5 Ways To Trust Your Instinct For Storytelling


We are all born with an instinct for storytelling and narrative. And not just writers, singers, painters or photographers—the art belongs to us as an innately creative species, don’t you think?

Right now, you’re thinking that this doesn’t apply to you. “I don’t have that creative instinct. I don’t have the storytelling gene.”

But, think about it …

The joke you tell at the water cooler or break room—yes, you heard it from a friend at the weekend, but Monday morning you’ve given it your own little embellishments.

What about your witty Facebook posts that your friends and family follow? The visual stories you put together on Pinterest, Tumblr, Instagram. The anecdote about how you met the love of your life. That’s your story, I bet. You tell it with love.

What about the one where you lost the love of your love? I bet you tell that one too—perhaps with a touch of bitterness, irony, even dark humour.

Lost and found

Some of you may be thinking that you used to have a gift for storytelling, for writing but that somewhere along the way you lost it. Lost it, maybe—lost it forever? Never. It’s still there.

In fact, I would go so far to say that it isn’t “lost” but rather “trapped”—it’s the pressure of a hot natural geyser just under the crust. Remember that sometimes volcanoes are covered in ice.

We don’t ever lose our creativity or our love of storytelling. We happens is that lose ourselves in ourselves — an inverted, narrow world. Of stress. Of obsession.

Trapped in the private and shameful little disease of living inside our tiny buzzing craniums.

How do you improve that instinct for creativity?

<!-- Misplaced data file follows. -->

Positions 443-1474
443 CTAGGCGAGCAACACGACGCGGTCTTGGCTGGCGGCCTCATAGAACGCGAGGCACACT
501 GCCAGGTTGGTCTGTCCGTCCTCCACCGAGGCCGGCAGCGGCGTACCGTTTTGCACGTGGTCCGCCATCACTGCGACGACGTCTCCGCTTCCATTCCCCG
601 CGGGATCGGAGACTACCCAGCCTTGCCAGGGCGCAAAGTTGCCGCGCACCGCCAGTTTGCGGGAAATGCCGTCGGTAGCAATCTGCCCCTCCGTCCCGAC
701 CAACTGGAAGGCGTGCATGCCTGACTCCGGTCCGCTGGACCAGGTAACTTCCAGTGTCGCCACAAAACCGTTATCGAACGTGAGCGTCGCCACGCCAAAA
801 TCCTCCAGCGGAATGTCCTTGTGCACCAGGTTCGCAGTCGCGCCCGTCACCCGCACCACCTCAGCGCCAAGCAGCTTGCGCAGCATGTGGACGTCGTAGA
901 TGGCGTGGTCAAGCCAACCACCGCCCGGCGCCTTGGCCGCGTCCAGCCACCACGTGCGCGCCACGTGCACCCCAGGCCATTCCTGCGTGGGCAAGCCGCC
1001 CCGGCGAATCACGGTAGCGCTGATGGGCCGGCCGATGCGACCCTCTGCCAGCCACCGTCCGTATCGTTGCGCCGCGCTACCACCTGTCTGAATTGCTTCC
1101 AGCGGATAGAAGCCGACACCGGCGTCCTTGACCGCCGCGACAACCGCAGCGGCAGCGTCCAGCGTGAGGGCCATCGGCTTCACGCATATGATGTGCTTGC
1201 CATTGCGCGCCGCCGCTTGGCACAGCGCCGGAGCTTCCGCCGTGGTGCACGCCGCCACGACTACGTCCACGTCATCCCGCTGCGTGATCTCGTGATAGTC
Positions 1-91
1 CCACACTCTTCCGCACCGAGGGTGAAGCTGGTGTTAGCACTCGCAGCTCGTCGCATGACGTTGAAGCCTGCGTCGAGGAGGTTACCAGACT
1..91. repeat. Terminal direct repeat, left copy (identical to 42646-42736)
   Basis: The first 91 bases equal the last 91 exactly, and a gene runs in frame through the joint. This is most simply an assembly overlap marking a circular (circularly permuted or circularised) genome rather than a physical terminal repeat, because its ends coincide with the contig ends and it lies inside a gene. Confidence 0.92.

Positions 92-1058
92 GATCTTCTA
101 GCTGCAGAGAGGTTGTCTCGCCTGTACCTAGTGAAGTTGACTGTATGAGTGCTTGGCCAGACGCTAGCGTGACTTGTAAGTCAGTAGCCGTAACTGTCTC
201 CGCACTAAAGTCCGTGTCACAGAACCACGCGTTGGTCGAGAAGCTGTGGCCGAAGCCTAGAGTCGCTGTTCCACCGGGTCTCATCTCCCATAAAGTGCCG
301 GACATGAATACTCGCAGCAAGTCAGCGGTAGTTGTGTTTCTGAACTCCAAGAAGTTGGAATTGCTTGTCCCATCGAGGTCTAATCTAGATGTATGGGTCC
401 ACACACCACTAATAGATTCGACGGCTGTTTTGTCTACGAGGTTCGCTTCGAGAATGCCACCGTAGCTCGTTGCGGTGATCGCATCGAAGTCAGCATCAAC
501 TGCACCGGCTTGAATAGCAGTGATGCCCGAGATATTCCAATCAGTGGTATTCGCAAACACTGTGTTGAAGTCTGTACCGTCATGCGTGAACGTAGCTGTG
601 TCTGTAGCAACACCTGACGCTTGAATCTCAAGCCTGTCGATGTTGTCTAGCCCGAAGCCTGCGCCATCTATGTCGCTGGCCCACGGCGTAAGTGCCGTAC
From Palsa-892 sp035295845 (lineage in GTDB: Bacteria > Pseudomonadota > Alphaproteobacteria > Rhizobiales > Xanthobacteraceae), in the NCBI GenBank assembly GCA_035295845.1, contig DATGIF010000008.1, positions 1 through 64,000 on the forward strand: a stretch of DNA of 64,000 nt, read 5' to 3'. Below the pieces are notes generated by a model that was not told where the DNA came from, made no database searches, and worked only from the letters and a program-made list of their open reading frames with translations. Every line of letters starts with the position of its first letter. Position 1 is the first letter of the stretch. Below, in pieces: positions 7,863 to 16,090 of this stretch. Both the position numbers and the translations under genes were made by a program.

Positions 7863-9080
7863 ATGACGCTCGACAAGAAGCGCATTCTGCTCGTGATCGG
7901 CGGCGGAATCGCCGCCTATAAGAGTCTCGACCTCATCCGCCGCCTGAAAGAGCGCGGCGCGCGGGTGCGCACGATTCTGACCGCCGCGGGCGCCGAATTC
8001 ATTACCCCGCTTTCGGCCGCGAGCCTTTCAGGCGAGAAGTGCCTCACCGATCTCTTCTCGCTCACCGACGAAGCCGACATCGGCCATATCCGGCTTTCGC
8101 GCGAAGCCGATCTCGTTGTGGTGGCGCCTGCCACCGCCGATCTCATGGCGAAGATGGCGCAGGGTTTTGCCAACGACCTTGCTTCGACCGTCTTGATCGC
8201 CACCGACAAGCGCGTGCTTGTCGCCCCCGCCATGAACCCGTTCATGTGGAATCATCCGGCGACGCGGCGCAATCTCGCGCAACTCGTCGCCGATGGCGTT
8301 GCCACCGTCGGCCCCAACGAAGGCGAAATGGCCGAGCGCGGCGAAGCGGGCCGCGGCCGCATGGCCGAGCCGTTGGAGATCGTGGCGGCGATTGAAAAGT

1. Write a letter. In a world of 140-character Tweets, we’ve lost the art of long-form writing. This weekend, take an hour and write a letter to a friend. Get some blue onion-skin paper and a beautiful pen.
  2. Get out of your mind. Another way to break open the seal of our trapped creative tinderbox is to get out of you mind. Go for a swim with your kids or a hike with your friends. Get back to gym. Do something/anything that doesn’t require you to think.
  3. Have a plan. Develop a plan to get back to your creativity and keep it alive. Maybe it’s a map of your creative land, or a wall chart, or an app on your phone. Give your creative land a name or create a visual shorthand for it.
  4. Fall in love with reading again. Make it your goal to read at least one of your favourite books and at least one new book each month. Set yourself a goal of finishing a book every two weeks.
  5. Write. And, last but most important, just write—get the words of the page, go with the flow, write without over analysing every word, write to get out what is your mind. Say what you want to say.

“Play around. Dive into absurdity and write. Take chances. You will succeed if you are fearless of failure.” ~Natalie Goldberg

If you want to learn how to write a book, join our Writers Write course in Johannesburg or sign up for our online course.

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